How to Make Your Home Appealing to Young Professionals

Selling any home can be challenging, depending on the market. But if you have an old home and want to appeal to buyers in their 20s and early 30s, you may need to take some extra steps. You’ll need to showcase the features that have the most appeal to young couples and families. The following eight tips won’t cost a lot of money, and they could reap you an early offer.

1. Pre-inspect your home. One of the most difficult decisions for home sellers is to figure out how much to spend on home improvements before putting the house on the market. An inspection will help determine if there’s anything that absolutely must be done before putting the house on the market.”

In addition to a general home inspection, you should consider getting the heating and air-conditioning system cleaned and inspected, as well as having septic systems pumped.

2. Buy a home warranty. Sellers buy home warranties that cover repairs for the systems (electrical, plumbing, heating and cooling) and appliances in the home. Most home warranties are available as one-year policies and provide coverage while the property is on the market and after the closing. A home warranty costs around $300 to $400 and reassures buyers that they won’t be faced with a major repair expense in their first year of homeownership.

3. Offer a possible expansion or renovation plan. Younger buyers don’t always realize that everything they see can be changed with a renovation. Sellers can pay for simple drawings that show some renovation options that would work well with the home’s configuration and its lot.

4. Provide renovation-loan information. Mortgages are available that allow homebuyers to borrow money to buy the home plus money to pay for renovations. The most popular renovation-mortgage program is called the FHA 203(k).

5. Offer a credit for repairs. Sellers don’t always have the money or the energy to make repairs themselves, and besides, some buyers will want to do renovations their own way. While repair credits are often part of the negotiating process, if you know some things will need fixing, let them know upfront.

6. Lighten and brighten your home. Homes that were built decades ago are darker with smaller windows, so to compensate for that, you need to remove the heavy window treatments and clean the windows to make sure as much light as possible is coming in. Use the brightest light bulbs you can and update your light fixtures. Trim shrubs covering windows, remove old carpet from hardwood floors and remove dark, heavy furniture.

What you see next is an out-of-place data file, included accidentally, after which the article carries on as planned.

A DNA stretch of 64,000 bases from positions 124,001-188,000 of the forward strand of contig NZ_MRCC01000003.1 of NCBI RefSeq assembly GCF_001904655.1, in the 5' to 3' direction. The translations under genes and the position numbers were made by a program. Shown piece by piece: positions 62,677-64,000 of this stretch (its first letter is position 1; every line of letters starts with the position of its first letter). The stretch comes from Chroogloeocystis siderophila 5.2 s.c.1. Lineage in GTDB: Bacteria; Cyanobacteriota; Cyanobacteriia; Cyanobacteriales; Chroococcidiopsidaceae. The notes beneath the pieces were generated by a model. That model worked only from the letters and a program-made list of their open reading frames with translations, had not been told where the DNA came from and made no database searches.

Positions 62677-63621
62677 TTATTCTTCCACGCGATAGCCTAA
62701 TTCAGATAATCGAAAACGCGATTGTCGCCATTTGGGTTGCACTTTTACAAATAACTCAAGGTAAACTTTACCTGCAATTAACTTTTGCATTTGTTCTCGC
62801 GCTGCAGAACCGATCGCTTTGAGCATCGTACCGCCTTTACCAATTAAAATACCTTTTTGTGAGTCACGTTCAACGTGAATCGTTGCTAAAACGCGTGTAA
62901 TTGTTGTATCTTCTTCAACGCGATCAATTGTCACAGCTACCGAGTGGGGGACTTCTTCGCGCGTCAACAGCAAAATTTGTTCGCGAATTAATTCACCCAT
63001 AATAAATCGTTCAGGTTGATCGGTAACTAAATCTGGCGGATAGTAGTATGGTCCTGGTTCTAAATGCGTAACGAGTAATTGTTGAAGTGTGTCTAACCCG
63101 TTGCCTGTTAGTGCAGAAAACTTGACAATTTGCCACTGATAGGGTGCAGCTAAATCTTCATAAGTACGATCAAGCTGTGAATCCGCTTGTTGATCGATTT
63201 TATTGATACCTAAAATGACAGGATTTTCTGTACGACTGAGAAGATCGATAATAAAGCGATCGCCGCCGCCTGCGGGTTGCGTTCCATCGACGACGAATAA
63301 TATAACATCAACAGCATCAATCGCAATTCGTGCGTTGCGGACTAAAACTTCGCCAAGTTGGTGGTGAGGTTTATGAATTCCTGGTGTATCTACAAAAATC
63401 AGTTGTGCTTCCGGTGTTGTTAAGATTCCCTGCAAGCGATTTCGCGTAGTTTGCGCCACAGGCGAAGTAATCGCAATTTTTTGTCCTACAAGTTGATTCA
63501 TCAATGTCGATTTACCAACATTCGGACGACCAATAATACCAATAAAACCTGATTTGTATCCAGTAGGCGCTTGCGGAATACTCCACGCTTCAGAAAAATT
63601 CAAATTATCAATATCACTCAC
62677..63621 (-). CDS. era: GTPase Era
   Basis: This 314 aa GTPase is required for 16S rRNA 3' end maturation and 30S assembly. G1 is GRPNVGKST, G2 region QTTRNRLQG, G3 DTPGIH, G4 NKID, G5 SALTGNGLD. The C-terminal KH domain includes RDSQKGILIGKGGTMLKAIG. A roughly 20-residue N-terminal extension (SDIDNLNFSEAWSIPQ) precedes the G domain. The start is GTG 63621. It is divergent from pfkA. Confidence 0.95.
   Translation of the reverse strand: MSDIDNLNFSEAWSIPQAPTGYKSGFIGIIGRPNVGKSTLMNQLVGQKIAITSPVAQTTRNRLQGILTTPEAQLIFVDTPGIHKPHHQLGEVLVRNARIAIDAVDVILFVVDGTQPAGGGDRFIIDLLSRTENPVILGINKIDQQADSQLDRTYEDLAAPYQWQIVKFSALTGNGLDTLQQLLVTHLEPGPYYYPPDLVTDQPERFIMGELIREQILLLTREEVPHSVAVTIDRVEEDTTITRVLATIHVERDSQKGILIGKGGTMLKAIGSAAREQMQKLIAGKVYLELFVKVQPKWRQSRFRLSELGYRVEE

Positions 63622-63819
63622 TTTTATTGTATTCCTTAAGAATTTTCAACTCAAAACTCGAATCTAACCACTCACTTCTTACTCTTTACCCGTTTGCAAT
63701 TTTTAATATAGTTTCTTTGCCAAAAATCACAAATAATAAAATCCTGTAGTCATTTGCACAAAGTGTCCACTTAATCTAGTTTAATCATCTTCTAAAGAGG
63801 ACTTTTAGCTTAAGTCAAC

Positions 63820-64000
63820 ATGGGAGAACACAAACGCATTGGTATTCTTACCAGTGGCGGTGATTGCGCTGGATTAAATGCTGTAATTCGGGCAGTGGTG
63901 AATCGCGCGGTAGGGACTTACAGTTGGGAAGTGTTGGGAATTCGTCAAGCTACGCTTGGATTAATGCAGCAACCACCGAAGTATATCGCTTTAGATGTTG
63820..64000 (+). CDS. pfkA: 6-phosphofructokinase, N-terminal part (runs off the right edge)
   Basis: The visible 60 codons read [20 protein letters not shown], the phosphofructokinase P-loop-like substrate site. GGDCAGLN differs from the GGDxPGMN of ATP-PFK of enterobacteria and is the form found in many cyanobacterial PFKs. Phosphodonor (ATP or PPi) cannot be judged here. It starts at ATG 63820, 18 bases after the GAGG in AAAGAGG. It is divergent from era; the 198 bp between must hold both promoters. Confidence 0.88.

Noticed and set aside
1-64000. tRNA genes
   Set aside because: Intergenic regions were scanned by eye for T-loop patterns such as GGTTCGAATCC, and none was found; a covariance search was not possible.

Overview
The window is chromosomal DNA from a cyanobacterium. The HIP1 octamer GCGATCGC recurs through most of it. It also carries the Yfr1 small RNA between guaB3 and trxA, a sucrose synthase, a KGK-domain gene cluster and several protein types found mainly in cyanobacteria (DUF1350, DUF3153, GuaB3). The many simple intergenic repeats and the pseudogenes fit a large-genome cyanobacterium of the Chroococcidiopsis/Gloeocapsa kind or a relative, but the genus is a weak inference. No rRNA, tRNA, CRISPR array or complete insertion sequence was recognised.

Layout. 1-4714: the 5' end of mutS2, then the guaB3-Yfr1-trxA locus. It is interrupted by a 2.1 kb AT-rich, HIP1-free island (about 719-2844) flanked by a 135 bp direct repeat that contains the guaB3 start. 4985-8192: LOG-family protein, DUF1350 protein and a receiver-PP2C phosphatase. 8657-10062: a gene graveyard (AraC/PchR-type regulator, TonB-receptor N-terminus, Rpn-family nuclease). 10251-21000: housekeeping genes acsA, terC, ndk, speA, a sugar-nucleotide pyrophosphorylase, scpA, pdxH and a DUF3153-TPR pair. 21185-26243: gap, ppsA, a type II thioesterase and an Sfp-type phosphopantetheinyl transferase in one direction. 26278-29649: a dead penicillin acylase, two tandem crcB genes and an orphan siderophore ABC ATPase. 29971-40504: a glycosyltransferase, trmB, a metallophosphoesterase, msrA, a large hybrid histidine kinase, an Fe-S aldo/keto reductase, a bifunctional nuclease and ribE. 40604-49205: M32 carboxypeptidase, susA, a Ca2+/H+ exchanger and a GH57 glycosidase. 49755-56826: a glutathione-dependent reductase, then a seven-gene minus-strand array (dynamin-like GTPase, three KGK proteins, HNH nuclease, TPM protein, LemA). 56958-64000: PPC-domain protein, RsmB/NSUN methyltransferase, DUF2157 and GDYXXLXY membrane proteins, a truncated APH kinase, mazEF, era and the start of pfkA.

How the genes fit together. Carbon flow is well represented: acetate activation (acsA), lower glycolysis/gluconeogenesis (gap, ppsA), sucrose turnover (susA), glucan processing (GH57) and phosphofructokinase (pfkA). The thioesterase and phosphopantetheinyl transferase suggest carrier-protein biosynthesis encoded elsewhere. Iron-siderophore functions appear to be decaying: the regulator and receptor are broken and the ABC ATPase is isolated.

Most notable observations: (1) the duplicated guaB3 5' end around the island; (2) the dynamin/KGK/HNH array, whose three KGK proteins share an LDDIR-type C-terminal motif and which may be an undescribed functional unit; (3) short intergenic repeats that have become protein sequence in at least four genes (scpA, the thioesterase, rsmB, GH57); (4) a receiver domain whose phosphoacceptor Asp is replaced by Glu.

7. Highlight neighborhood amenities. Younger buyers often are interested in schools, even if they don’t have children yet. Your marketing materials should mention everything that appeals to young couples and families such as the location near commuter routes or public transportation, swimming pools, tennis courts, a gym, or nearby shops and restaurants. You need to sit and really think about what it is that younger buyers need. Think about what you would want today when you were younger, but the technology and design wasn’t available as readily as it is today.

8. Paint your home in neutral colors. The old rule of thumb used to be that sellers were supposed to paint their rooms white in order to appeal to all buyers. These days, white rooms tend to look boring, especially to younger buyers. Tharp says buyers like neutral colors other than white.

5 Tips for Staging an Open House – HGTV

Neutral Paint Color Choices – Benjamin Moore

Great Decorative Staging Items for the Porch & Patio – Wayfair


One thought on “How to Make Your Home Appealing to Young Professionals

  • March 3, 2016 at 9:56 am

    To make your home appealing, I agree with every point on the article. But yes, definitely make sure its clean, stage it according to what younger people like (lots of white furniture, cute accessories). Moreover, you need to show them that the house itself will not be a lot of WORK. young professionals are just that..they have just started out, they are trying to buy a house and start a life, but they still aren’t quite “there” yet. They don’t have the time or money to make big changes to a house.


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